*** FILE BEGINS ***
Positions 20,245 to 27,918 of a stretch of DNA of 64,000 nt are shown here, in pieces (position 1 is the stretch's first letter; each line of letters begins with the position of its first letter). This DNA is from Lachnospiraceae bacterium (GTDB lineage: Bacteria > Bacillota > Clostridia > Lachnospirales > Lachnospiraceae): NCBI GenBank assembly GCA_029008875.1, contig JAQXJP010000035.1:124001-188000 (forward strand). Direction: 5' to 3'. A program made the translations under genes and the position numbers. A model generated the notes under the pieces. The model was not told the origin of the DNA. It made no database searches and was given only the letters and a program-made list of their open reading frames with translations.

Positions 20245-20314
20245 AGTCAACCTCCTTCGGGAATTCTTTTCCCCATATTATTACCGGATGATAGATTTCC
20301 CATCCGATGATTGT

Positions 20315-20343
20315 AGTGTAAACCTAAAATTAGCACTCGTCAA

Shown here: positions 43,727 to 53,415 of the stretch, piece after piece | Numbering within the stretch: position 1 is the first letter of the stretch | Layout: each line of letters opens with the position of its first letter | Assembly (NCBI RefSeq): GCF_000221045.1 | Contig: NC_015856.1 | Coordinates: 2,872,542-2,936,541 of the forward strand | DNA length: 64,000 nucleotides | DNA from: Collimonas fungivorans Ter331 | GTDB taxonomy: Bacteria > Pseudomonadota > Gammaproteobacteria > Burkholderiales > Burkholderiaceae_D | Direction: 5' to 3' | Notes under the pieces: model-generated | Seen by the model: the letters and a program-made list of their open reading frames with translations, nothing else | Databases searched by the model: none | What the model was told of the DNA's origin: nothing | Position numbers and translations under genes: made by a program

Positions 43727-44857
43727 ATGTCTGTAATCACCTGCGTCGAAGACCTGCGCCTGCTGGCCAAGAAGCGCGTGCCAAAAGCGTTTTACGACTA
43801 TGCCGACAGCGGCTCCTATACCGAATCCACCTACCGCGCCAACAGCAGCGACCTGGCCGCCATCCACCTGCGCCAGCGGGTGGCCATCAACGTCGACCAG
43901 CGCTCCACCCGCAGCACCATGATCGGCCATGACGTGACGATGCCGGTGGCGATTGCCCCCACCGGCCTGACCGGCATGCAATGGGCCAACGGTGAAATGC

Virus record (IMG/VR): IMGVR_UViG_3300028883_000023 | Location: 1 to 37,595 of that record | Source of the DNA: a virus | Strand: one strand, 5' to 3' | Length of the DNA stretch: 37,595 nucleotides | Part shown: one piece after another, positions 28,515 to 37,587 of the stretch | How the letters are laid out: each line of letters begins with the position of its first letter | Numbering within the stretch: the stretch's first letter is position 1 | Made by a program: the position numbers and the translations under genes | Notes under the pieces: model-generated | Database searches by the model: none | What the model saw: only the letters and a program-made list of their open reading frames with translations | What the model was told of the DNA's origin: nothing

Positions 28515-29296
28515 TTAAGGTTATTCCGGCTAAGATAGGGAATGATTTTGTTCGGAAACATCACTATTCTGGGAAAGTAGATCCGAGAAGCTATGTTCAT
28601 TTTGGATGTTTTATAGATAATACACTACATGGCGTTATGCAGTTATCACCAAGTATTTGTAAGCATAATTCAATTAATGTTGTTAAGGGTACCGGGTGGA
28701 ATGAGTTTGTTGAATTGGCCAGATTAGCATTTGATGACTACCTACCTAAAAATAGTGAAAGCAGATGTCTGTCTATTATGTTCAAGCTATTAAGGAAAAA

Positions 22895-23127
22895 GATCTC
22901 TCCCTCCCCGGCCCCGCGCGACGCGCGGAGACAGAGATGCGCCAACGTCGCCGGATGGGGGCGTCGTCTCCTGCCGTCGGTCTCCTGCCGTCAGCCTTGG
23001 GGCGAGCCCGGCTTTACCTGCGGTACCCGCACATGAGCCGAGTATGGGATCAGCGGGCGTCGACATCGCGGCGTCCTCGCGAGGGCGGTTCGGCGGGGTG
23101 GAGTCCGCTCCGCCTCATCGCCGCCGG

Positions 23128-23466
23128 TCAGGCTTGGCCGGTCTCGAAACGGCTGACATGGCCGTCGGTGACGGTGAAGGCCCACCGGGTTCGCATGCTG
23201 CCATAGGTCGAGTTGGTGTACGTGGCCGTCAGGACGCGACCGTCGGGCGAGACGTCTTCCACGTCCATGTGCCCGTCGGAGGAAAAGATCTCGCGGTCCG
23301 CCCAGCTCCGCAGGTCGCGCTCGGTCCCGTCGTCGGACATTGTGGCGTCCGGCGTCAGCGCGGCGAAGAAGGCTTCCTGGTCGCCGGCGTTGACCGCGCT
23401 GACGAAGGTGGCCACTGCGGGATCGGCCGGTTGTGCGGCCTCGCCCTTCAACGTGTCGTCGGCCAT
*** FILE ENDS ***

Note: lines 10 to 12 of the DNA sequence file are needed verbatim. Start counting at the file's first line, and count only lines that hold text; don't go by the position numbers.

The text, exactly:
43801 TGCCGACAGCGGCTCCTATACCGAATCCACCTACCGCGCCAACAGCAGCGACCTGGCCGCCATCCACCTGCGCCAGCGGGTGGCCATCAACGTCGACCAG
43901 CGCTCCACCCGCAGCACCATGATCGGCCATGACGTGACGATGCCGGTGGCGATTGCCCCCACCGGCCTGACCGGCATGCAATGGGCCAACGGTGAAATGC

Virus record (IMG/VR): IMGVR_UViG_3300028883_000023 | Location: 1 to 37,595 of that record | Source of the DNA: a virus | Strand: one strand, 5' to 3' | Length of the DNA stretch: 37,595 nucleotides | Part shown: one piece after another, positions 28,515 to 37,587 of the stretch | How the letters are laid out: each line of letters begins with the position of its first letter | Numbering within the stretch: the stretch's first letter is position 1 | Made by a program: the position numbers and the translations under genes | Notes under the pieces: model-generated | Database searches by the model: none | What the model saw: only the letters and a program-made list of their open reading frames with translations | What the model was told of the DNA's origin: nothing